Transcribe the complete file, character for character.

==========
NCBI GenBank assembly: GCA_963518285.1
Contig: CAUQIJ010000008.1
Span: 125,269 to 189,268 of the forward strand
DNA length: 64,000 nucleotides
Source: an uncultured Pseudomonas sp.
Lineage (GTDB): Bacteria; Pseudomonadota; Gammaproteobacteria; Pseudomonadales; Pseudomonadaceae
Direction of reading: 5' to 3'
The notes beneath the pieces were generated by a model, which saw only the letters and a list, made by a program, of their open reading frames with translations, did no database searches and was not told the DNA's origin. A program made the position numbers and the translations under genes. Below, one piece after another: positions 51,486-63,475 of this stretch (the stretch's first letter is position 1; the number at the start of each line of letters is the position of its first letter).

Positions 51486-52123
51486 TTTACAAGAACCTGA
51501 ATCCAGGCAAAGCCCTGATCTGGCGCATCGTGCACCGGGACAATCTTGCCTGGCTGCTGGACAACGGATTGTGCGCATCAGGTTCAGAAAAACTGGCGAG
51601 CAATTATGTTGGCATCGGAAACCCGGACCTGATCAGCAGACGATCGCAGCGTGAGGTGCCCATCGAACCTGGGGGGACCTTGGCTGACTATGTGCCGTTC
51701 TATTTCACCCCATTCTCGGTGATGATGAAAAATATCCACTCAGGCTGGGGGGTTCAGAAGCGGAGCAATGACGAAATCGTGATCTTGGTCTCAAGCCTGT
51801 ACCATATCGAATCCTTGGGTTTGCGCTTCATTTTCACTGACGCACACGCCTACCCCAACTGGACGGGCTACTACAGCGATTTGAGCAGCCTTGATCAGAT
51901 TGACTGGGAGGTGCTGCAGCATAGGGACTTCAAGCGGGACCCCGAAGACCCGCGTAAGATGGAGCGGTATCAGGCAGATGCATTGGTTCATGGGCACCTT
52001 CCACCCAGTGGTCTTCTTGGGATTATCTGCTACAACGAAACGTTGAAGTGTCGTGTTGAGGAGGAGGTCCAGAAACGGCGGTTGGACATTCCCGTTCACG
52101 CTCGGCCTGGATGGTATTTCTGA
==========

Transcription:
NCBI GenBank assembly: GCA_963518285.1
Contig: CAUQIJ010000008.1
Span: 125,269 to 189,268 of the forward strand
DNA length: 64,000 nucleotides
Source: an uncultured Pseudomonas sp.
Lineage (GTDB): Bacteria; Pseudomonadota; Gammaproteobacteria; Pseudomonadales; Pseudomonadaceae
Direction of reading: 5' to 3'
The notes beneath the pieces were generated by a model, which saw only the letters and a list, made by a program, of their open reading frames with translations, did no database searches and was not told the DNA's origin. A program made the position numbers and the translations under genes. Below, one piece after another: positions 51,486-63,475 of this stretch (the stretch's first letter is position 1; the number at the start of each line of letters is the position of its first letter).

Positions 51486-52123
51486 TTTACAAGAACCTGA
51501 ATCCAGGCAAAGCCCTGATCTGGCGCATCGTGCACCGGGACAATCTTGCCTGGCTGCTGGACAACGGATTGTGCGCATCAGGTTCAGAAAAACTGGCGAG
51601 CAATTATGTTGGCATCGGAAACCCGGACCTGATCAGCAGACGATCGCAGCGTGAGGTGCCCATCGAACCTGGGGGGACCTTGGCTGACTATGTGCCGTTC
51701 TATTTCACCCCATTCTCGGTGATGATGAAAAATATCCACTCAGGCTGGGGGGTTCAGAAGCGGAGCAATGACGAAATCGTGATCTTGGTCTCAAGCCTGT
51801 ACCATATCGAATCCTTGGGTTTGCGCTTCATTTTCACTGACGCACACGCCTACCCCAACTGGACGGGCTACTACAGCGATTTGAGCAGCCTTGATCAGAT
51901 TGACTGGGAGGTGCTGCAGCATAGGGACTTCAAGCGGGACCCCGAAGACCCGCGTAAGATGGAGCGGTATCAGGCAGATGCATTGGTTCATGGGCACCTT
52001 CCACCCAGTGGTCTTCTTGGGATTATCTGCTACAACGAAACGTTGAAGTGTCGTGTTGAGGAGGAGGTCCAGAAACGGCGGTTGGACATTCCCGTTCACG
52101 CTCGGCCTGGATGGTATTTCTGA